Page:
While the specifics of each course can be found on the website, do note that these classes cover roughly the same content and material, however the 101 series is noted for being more math-heavy, with a much stronger emphasis on Calculus compared to the 100 series. Taking a 100 class or a 101 class covers the exact same requirement, and one is not necessarily preferred over the other, so students have the free reign to choose whatever format they feel better suits their learning style. You are also able to take one of each! These classes form the basis of a large part of higher division econ that you are likely to take in your latter two years, and are some of the most interesting classes I’ve taken at Berkeley! On a whole, these classes are largely based on weekly problem sets and exams, and as such it is vitally important to understand the lecture material and practice on discussion problems and past exams.

Lastly, students would have to complete an Econometrics class, as well as their statistics and calculus requirements. For incoming freshman and transfer students, be sure to check if your AP test scores or transfer credits would get you out of some required classes! For instance, a 5 on AP Calc BC would get you out of both calculus A and B requirements, and some students find it fun (“fun”) to start on Math 53 (multivariable calculus) rather than retake some early math requirements. For students interested in double majoring, also note that some classes can double as requirements for other fields! For instance, the 100/101 series in Economics also fulfil a upper division requirement in Computer Science!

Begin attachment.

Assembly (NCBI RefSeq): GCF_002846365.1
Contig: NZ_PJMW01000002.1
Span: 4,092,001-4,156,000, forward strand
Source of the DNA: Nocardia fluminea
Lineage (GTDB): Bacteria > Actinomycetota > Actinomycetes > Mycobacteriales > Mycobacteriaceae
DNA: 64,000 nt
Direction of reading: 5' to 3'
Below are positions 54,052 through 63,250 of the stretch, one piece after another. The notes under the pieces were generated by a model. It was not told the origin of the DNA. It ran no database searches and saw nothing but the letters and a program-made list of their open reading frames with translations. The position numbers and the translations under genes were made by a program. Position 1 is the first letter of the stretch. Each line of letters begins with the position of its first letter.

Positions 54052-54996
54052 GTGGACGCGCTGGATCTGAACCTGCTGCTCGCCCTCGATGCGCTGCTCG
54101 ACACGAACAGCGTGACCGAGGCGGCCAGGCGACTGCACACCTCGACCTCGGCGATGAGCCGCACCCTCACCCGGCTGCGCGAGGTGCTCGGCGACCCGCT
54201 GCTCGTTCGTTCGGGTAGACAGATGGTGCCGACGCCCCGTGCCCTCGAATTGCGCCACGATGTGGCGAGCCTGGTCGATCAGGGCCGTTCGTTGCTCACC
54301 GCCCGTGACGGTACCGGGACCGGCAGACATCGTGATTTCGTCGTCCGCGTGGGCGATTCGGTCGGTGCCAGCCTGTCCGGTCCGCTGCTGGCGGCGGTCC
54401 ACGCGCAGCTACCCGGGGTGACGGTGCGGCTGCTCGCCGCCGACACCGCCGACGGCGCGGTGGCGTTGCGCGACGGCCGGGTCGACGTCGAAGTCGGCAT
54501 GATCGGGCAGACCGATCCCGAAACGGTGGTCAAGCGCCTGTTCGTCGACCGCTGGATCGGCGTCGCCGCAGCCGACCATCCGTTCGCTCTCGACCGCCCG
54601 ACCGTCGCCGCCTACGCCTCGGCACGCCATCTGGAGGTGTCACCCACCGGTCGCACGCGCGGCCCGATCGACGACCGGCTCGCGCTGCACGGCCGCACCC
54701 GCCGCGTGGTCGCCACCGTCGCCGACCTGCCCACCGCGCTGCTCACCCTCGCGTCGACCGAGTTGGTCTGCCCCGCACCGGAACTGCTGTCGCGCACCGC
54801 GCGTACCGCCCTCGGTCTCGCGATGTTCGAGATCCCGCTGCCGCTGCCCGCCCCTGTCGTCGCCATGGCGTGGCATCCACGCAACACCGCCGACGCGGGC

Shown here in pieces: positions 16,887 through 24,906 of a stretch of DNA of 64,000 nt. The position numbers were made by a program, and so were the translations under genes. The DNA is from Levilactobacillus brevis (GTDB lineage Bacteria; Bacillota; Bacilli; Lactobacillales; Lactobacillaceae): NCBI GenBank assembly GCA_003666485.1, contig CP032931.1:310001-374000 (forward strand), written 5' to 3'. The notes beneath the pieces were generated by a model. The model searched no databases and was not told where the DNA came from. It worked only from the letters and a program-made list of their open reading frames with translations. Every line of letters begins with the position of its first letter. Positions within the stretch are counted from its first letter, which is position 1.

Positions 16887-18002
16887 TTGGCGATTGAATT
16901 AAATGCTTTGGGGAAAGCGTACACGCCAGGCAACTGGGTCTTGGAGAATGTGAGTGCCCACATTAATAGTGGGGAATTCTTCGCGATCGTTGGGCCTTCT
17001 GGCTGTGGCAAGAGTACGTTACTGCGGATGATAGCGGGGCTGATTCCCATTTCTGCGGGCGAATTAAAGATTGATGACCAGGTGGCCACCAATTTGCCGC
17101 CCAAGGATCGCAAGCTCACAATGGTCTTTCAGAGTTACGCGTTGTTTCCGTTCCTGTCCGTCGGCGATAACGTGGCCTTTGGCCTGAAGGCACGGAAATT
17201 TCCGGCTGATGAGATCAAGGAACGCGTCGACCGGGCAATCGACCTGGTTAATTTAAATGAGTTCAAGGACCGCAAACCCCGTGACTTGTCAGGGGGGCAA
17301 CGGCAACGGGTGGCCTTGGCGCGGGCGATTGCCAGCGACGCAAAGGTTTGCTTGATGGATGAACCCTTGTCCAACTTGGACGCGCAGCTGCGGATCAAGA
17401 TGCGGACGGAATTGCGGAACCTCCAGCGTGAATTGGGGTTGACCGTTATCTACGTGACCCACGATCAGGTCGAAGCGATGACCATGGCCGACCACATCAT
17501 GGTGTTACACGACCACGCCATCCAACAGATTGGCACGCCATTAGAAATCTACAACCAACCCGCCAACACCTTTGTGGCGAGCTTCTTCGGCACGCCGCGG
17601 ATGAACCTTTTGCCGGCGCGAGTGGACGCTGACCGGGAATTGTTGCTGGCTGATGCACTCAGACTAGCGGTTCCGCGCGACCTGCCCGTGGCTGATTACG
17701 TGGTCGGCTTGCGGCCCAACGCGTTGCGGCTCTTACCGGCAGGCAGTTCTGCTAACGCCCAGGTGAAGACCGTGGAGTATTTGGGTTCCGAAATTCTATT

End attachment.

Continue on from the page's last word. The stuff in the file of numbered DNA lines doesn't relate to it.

I hope this has been a helpful, short introduction to some of the key classes and an overview of the Economics major through your first two years in Berkeley! Feel free to check out the Econ department website for more information on specific classes, as well as upper-division requirements and declaration policies. If you have specific questions for me, do feel free to reach out at! I’m more than happy to answer any question under the sun. Good luck everyone!